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Dating

Gay dating apps: A comprehensive guide to Jack’d, Grindr, Hornet, Scruff and the rest

Alexis Mastroyiannis March 5, 2018

There was a time when gay dating was an IRL affair, based around your local gay bar or well known cruising spot. Now, finding a guy usually means grabbing a phone and browsing your options.

While a lot of people decry the decline of gay bar culture, there’s no denying that dating apps are the most popular method of meeting people in 2018. With that in mind, here’s a run down of the most popular gay dating apps for queer men.

Grindr

Who it’s for: everyone

Grindr, you may have heard of it? Launched in 2009 as the first ‘geosocial’ dating app (i.e. you can see who’s nearby), Grindr has grown to dominate both the actual market and the entire concept of gay hookup culture.

The general consensus is that Grindr is only for hookups, but this isn’t necessarily true. As is the case anywhere a lot of people gather, there’s something on Grindr for everyone – from one night stands and fuckbuddies to long term relationships.

That being said, if you’re looking for a brief encounter, Grindr will do the job, as it’s more of a free-for-all than some other apps with little restriction on who you can talk to. All you need to do to get started is sign up, set your preferences and scroll through guys close by. If you’re using the free version, be willing to suppress your rage at the incessant ads.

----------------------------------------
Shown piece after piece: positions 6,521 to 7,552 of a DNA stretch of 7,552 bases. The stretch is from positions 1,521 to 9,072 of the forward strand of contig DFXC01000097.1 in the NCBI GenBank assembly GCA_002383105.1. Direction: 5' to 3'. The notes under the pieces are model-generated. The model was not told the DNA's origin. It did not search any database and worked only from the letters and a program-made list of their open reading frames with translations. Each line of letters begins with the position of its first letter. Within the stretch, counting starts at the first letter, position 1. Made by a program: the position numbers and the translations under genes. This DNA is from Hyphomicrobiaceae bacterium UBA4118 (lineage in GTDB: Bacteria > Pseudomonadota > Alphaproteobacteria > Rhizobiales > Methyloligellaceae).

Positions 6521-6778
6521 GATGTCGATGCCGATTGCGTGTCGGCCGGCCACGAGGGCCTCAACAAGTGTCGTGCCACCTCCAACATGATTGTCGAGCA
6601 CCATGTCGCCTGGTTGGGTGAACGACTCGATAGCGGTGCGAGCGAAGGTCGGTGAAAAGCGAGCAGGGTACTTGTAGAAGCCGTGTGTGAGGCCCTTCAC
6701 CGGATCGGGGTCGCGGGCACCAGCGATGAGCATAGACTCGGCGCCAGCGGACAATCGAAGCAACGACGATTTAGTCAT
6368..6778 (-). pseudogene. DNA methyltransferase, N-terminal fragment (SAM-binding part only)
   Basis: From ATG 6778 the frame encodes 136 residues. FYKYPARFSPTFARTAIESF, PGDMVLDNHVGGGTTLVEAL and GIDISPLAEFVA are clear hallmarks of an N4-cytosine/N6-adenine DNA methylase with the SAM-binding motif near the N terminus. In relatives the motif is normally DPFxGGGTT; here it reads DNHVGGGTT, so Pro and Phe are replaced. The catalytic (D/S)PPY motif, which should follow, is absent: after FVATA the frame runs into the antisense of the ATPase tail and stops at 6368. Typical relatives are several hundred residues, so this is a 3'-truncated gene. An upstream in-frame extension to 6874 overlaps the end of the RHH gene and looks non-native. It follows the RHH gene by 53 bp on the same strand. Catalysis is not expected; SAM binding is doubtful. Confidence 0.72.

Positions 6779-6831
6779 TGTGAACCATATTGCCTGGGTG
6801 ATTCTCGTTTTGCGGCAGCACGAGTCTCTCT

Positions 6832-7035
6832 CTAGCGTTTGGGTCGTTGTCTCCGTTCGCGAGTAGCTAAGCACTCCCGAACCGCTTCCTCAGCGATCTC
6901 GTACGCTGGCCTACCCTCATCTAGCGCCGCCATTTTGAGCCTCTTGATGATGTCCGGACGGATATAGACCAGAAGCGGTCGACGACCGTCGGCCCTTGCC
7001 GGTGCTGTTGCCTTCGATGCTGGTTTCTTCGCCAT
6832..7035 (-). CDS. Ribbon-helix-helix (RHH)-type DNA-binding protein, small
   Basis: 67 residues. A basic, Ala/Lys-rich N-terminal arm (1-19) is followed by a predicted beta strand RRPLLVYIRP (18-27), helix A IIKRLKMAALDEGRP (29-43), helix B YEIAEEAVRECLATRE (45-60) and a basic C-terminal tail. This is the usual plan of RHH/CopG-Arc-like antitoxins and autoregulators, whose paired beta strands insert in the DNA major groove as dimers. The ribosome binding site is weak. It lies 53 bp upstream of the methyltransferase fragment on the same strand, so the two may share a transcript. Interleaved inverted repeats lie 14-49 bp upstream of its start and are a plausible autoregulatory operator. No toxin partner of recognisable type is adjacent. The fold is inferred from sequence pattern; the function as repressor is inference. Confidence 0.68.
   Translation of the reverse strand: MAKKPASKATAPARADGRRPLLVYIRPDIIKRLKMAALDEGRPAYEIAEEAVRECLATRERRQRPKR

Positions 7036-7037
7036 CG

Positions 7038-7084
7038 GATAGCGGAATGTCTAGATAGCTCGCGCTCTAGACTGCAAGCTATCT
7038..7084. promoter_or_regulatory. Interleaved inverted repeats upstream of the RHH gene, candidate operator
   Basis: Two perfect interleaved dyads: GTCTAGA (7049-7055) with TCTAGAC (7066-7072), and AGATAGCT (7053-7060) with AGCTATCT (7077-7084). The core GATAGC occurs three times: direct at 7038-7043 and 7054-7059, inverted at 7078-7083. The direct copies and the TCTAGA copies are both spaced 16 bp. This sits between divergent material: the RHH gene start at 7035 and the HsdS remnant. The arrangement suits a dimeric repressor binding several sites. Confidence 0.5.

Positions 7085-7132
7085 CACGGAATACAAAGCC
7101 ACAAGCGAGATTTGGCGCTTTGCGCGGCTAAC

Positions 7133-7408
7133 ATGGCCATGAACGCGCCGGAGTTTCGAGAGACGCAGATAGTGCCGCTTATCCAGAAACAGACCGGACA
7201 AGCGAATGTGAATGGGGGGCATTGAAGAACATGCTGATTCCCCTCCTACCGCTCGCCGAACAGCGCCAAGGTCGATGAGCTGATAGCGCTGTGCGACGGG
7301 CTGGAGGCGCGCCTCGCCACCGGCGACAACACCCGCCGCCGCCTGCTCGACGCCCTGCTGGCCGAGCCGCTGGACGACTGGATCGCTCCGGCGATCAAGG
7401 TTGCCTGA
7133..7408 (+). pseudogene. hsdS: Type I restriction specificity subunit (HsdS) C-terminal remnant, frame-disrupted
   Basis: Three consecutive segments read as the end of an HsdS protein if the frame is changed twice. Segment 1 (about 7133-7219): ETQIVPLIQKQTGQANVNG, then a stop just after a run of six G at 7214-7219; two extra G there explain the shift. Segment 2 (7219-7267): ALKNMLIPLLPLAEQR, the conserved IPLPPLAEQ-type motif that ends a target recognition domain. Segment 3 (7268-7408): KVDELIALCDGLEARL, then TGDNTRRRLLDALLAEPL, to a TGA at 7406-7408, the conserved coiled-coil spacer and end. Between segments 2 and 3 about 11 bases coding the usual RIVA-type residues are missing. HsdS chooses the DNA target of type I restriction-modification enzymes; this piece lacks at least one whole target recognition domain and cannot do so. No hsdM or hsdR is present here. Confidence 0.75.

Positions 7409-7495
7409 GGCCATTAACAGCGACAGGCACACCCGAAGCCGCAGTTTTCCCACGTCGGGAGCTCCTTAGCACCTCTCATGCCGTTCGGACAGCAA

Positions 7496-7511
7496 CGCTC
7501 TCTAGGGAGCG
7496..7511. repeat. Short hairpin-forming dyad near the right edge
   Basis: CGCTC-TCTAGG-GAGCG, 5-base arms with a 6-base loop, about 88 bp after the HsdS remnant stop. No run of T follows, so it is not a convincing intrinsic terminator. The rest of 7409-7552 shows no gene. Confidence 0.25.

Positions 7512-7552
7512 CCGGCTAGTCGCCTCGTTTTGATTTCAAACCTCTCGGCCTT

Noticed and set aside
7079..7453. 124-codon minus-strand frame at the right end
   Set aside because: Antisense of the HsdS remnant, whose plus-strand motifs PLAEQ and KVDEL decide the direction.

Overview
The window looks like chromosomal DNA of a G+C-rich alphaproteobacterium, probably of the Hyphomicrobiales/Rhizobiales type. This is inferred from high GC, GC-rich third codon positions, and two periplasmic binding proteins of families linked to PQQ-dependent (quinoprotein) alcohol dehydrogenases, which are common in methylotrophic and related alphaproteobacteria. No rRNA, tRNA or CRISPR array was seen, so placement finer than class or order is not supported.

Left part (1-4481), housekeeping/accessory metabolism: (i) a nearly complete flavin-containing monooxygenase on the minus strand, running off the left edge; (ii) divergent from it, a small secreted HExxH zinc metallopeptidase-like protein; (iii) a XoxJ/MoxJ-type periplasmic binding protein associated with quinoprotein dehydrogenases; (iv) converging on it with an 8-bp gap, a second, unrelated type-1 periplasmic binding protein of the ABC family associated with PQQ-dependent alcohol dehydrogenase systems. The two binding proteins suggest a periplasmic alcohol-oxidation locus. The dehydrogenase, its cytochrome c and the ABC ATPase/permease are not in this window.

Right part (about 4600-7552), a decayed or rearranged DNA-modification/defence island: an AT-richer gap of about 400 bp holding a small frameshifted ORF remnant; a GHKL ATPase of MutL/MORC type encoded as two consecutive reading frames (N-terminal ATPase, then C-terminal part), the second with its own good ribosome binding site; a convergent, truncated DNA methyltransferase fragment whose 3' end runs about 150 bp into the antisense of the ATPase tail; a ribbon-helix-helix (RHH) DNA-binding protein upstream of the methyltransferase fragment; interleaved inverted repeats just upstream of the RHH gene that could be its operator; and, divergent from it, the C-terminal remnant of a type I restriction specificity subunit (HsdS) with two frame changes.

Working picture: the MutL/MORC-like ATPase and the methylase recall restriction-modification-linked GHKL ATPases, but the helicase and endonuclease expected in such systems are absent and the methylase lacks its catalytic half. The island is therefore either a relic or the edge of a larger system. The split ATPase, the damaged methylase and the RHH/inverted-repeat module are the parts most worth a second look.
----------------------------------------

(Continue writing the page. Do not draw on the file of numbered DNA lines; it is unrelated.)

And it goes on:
As is also the case with large gatherings of people, there’s a lot of bigotry and generally unacceptable behaviour on Grindr. A lot of this stems from the fact that users have license to be incredibly specific about their wants and desires, which apparently for some people means being specifically terrible.

Awful behaviour aside, there are a lot of pros to Grindr. Mainly, it has the most users. You can also be as anonymous as you want or as open as you’d like with your gender, preferred pronouns and status. People are also pretty trigger happy with pics, if you’re into that sort of thing.

Since a change at the top in 2016, Grindr has been on a one-app mission to be the centre of gay universe, with big events, an online magazine and a gay emoji keyboard. Basically, it isn’t going away anytime soon.

Scruff

Who it’s for: older, hairier, masc

Scruff, as the name suggests, is the hairier, bearier alternative to Grindr. The age range of users skews a little older than its main rival, and they are more uniformly of the muscular persuasion.

Scruff has been on the scene almost as long as Grindr, so it’s also amassed a large user base. As with Grindr, the amount of users has diluted its USP, so it’s not exclusively ‘scruffy’ guys on there, just mainly, and still overwhelmingly masc.

If masculinity isn’t high on your list of priorities, I wouldn’t necessarily look here. Scruff is hookup oriented, but does have a ‘match’ function if you’re looking for dates.

Being slightly more niche appeal than Grindr, Scruff doesn’t have the same critical mass of users, nor the cultural clout. However, if you see the word Scruff and don’t immediately shout ‘Oh Scruff Pit Crew’ in your best Mama Ru voice, then why are we even doing this?

Having sponsored the Pit Crew in the sixth season of Rupaul’s Drag Race, Scruff secured its position in the psyches of gay men everywhere, and it’s worth checking it out for this alone.

Jack’d

Who it’s for: POC, mainly